April 6, 2020 | Published by |

Picture: Pieces of the puzzle. Credit: Ryoji Iwata (Unsplash).

by Christian Jakob
In March 2019, a time that feels incredibly distant today, the National Climate Science Advisory Committee (NCSAC) asked CLEX to provide a comprehensive report on the current state of climate processes research in Australia. It also asked us to discuss gaps as well as opportunities for the future.

I volunteered to lead the writing of this report. It did not take very long for me to realise that I did not even know where to start. But start I did, and in February 2020, thanks to the help of an incredible team (see below), we delivered the report into a challenging world.

At the time of the report’s release, I thought our biggest problem was that there was no committee to deliver the report to anymore. The NCSAC had been dissolved in December 2019 and a follow-up had not been put in place yet. As we all know now, this has become a minor issue in comparison to what we, and perhaps more so, many of our friends and families in less secure circumstances than us, both here and abroad, are facing today.

I do feel, however, that the work and ideas formulated in the report are of high enough importance to the ever-changing landscape of Australian climate science to write about them in this issue of our newsletter. Let me try and convince you that this report is well worth a read!


The report process

First things first though, how did we get it all done? As always, it starts with a great team, which I was lucky to be able to assemble. Marty Singh at Monash University volunteered to be my wingman through the process, which I guess makes me the “Maverick”.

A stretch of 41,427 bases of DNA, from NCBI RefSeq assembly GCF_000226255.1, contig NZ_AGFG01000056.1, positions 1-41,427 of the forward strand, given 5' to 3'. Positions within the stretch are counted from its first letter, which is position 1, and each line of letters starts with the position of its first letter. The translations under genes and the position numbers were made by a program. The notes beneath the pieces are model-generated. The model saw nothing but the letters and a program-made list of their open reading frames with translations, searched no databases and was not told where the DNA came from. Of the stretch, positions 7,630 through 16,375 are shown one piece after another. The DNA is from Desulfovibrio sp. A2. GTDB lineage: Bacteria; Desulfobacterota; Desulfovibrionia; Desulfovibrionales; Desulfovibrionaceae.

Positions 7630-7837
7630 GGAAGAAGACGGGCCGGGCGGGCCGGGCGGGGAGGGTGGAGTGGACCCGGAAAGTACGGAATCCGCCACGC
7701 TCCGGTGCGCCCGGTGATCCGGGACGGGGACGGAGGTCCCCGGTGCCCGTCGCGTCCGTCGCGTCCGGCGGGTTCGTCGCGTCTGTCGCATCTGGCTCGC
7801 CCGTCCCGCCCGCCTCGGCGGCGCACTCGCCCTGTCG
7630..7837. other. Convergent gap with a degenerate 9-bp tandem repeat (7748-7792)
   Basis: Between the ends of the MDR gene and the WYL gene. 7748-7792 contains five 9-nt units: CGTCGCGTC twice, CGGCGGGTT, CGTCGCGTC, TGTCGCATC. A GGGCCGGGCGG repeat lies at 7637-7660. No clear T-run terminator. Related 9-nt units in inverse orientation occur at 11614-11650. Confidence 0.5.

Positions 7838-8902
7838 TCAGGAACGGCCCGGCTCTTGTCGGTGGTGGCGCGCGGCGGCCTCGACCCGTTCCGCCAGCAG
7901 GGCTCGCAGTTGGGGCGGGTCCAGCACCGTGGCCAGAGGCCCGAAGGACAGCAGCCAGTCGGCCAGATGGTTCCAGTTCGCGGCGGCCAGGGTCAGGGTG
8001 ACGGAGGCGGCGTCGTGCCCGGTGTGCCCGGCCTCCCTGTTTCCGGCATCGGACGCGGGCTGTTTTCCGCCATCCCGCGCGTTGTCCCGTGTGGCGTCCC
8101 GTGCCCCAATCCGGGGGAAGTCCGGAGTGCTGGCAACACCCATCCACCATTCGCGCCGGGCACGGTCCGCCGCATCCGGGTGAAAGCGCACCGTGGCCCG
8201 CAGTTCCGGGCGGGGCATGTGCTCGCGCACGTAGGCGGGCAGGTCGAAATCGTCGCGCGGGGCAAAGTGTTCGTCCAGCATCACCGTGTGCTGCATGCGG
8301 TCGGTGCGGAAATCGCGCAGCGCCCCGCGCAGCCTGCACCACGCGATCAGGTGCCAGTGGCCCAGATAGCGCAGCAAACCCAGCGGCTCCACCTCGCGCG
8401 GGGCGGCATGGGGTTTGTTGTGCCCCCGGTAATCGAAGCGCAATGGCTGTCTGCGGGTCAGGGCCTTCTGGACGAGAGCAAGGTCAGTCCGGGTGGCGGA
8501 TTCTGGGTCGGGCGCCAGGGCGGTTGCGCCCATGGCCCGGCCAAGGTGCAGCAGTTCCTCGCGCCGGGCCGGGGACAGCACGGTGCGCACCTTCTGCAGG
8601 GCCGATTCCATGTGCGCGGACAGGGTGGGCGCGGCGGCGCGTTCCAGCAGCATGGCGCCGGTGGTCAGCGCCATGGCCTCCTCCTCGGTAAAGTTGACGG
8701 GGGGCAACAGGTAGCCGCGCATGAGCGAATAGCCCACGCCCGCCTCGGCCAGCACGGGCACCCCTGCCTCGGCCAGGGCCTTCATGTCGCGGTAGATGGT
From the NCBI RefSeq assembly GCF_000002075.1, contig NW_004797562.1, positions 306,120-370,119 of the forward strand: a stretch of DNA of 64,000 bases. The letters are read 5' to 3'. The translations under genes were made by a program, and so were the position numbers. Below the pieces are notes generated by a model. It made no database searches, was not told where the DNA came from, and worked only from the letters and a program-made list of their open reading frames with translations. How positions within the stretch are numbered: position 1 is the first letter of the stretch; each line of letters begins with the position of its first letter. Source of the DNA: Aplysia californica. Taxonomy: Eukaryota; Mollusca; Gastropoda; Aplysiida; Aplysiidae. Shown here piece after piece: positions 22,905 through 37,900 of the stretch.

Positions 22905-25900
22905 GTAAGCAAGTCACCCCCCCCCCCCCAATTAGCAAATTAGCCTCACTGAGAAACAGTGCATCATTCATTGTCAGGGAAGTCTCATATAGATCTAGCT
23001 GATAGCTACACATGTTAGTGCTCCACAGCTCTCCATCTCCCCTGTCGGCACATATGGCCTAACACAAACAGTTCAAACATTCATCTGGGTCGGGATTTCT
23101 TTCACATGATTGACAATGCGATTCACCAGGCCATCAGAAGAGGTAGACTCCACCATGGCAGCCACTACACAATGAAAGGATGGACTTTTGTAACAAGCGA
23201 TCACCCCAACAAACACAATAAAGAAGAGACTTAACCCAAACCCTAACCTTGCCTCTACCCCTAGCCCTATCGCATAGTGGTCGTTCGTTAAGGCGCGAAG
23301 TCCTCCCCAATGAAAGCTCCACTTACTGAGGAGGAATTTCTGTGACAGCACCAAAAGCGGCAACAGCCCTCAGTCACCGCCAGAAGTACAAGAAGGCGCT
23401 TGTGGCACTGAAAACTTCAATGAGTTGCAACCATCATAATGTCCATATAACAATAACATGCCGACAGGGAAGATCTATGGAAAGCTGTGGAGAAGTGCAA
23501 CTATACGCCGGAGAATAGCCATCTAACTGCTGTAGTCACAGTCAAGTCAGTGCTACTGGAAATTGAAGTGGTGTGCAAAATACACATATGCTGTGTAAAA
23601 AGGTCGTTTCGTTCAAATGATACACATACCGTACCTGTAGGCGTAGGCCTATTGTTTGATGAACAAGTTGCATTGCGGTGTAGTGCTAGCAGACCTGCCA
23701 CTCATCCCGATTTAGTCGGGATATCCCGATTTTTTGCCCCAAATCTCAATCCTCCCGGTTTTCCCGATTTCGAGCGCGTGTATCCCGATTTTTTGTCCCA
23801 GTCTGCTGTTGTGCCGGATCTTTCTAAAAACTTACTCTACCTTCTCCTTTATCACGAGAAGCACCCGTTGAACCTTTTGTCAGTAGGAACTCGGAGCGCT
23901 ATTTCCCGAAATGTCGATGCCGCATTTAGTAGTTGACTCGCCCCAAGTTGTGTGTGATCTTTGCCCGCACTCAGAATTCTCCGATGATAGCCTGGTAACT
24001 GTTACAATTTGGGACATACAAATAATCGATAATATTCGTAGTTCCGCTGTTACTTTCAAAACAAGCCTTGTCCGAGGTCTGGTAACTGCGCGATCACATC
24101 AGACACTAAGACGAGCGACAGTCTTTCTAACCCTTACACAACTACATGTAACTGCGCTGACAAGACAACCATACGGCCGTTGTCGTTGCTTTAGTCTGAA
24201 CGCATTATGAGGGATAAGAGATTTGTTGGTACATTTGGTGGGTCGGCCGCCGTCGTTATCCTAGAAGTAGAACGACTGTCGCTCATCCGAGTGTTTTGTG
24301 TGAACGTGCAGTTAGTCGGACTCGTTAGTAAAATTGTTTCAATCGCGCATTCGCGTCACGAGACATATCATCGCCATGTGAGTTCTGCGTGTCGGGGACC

We quickly discovered several serious challenges. For starters, ask any climate scientist what a climate process even is, and you will receive more responses than people you ask. Is the formation of a droplet in a cloud a climate process? What about photosynthesis? Or is that already several processes acting together? What about El Niño as a climate process?

Second, we knew immediately that we knew very little about who is doing climate processes research in the country and for what purpose. We knew we needed a survey, but on what exactly?

So, we expanded the team to include colleagues in various fields of climate science across many major groups that do it. Here is the big thank you for all who helped: Josephine Brown (University of Melbourne), Martin De Kauwe (University of New South Wales), James Goldie (Monash University), Petra Heil (Australian Antarctic Division), Ian MacAdam (University of New South Wales), Richard Matear (CSIRO), Amelie Meyer (University of Tasmania), Hanh Nguyen (Bureau of Meteorology), Andrea Taschetto (University of New South Wales). Thank you all!

The team constructed and then conducted an online survey where we asked those leading teams in climate research across the country what they spend their time on. We received a great response from the community covering more than 550 full-time equivalent staff, of which 345 are dedicated to climate research. Add to that the 121 climate science PhD students, and a substantial workforce emerges. You need to read the report to find out what exactly they all do.